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A couple questions- what portion of the workshop attendees self-selected from among people who were already interesting in rationality, compared to the portion that randomly stumbled upon it for some reason?

Don't know, sorry.

Hi. Checking back on this account on a whim after a long time of not using it. You're right. 2012!Mestroyer was a noob and I am still cleaning up his bad software.

I would need a bunch of guarantees about the actual mechanics of how the AI was forced to answer before I stopped seeing vague classes of ways this could go wrong. And even then, I'd assume there were some I'd missed, and if the AI has a way to show me anything other than "yes" or "no", or I can't prevent myself from thinking about long sequences of bits instead of just single bits separately, I'd be afraid it could manipulate me.

An example of a vague class of ways this could go wrong is if the AI figures out what my CEV would want using CDT, and itself uses a more advanced decision theory to exploit the CEV computation into wanting to write something more favorable to the AI's utility function in the file.

Also, IIRC, Eliezer Yudkowsky said there are problems with CEV itself. (Maybe he just meant problems with the many-people version, but probably not). It was only supposed to be a vague outline, and a "see, you don't have to spend all this time worrying about whether we share your ethical/political philosophy. Because It's not going to be hardcoded into the AI anyway"

That's the goal, yeah.

It doesn't have to know what my CEV would be to know what I would want in those bits, which is a compressed seed of an FAI targetted (indirectly) at my CEV.

But there are problems like, "How much effort is it required to put into it?" (clearly I don't want it to spend far more compute power than it has trying to come up with the perfect combination of bits which will make my FAI unfold a little bit faster, but I also don't want it to spend no time optimizing. How do I get it to pick somewhere in between without it already wanting to pick the optimal amount of optimization for me?) "What decision theory is my CEV using to decide those bits? (Hopefully not something exploitable, but how do I specify that?)"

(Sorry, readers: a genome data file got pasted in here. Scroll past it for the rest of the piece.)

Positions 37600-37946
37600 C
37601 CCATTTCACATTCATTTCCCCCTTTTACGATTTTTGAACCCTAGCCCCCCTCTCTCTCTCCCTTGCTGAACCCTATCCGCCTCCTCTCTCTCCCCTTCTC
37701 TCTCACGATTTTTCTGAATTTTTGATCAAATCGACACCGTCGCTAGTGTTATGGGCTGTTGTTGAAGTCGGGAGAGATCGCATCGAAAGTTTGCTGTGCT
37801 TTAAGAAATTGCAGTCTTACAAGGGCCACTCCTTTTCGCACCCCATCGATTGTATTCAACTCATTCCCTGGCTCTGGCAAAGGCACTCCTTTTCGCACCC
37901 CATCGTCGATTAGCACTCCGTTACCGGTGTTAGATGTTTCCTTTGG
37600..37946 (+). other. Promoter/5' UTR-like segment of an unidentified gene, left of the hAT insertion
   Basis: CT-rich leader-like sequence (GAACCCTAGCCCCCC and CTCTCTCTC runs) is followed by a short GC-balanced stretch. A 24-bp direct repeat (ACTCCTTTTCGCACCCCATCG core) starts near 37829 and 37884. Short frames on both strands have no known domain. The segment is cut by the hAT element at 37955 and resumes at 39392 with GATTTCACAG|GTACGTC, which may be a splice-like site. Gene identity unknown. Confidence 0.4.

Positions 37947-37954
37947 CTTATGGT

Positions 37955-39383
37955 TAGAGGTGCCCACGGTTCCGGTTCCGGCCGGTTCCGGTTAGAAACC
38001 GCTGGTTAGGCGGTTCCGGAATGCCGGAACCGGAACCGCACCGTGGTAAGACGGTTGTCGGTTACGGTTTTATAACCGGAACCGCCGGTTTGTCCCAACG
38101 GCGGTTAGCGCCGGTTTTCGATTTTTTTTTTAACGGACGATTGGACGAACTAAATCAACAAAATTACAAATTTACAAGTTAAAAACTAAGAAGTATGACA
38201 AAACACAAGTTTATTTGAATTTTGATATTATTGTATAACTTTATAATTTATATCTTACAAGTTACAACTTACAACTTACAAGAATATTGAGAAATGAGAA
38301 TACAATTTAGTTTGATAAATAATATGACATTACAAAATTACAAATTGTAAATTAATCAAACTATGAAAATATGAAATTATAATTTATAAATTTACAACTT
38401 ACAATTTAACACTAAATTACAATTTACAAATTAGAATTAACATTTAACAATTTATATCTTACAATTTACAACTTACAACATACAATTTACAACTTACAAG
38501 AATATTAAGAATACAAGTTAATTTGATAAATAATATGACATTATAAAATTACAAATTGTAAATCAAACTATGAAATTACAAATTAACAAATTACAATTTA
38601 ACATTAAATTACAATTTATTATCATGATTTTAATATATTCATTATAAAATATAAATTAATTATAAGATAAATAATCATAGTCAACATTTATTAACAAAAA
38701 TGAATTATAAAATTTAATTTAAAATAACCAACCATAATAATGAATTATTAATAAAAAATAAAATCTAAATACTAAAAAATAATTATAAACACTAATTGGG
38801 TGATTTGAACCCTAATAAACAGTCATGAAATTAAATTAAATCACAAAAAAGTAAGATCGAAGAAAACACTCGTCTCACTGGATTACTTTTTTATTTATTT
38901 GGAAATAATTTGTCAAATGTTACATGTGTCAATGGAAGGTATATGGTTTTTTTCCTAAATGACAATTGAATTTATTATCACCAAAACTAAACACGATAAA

Given that I'm turning the stream of bits, 10KiB long I'm about to extract from you into an executable file, through this exact process, which I will run on this particular computer (describe specifics of computer, which is not the computer the AI is currently running on) to create your replacement, would my CEV prefer that this next bit be a 1 or a 0? By CEV, would I rather that the bit after that be a 1 or a 0, given that I have permanently fixed the preceding bit as what I made it? By CEV, would I rather that the bit after that be a 1 or a 0, given that I have permanently fixed the preceding bit as what I made it? ...

(Note: I would not actually try this.)

This reminds me of this SMBC. There are fields (modern physics comes to mind too) that no one outside of them can understand what they are doing anymore, yet that appear to have remained sane. There are more safeguards against postmodernists' failure mode than this one. In fact, I think there is a lot more wrong with postmodernism than that they don't have to justify themselves to outsiders. Math and physics have mechanisms determining what ideas within them get accepted that imbue them with their sanity. In math, there are proofs. In physics, there are experiments.

If something like this safeguard is going to work for us, our mechanism that determines what ideas spread among us needs to reflect something good, so that producing the kind of idea that passes that filter makes our community worthwhile. This can be broken into two subgoals: making sure the kinds of questions we're asking are worthwhile, that we are searching for the right kind of thing, and making sure that our acceptance criterion is a good one. (There's also something that modern physics may or may not have for much longer, which is "Can progress be made toward the thing you're looking for").

CFAR seems to be trying to be using (some of) our common beliefs to produce something useful to outsiders. And they get good ratings from workshop attendees.

The last point is particularly important, since on one hand, with the current quasi-Ponzi mechanism of funding, the position of preserved patients is secured by the arrival of new members.

Downvoted because if I remember correctly, this is wrong; the cost of preservation of a particular person includes a lump of money big enough for the interest to pay for their maintenance. If I remember incorrectly and someone points it out, I will rescind my downvote.

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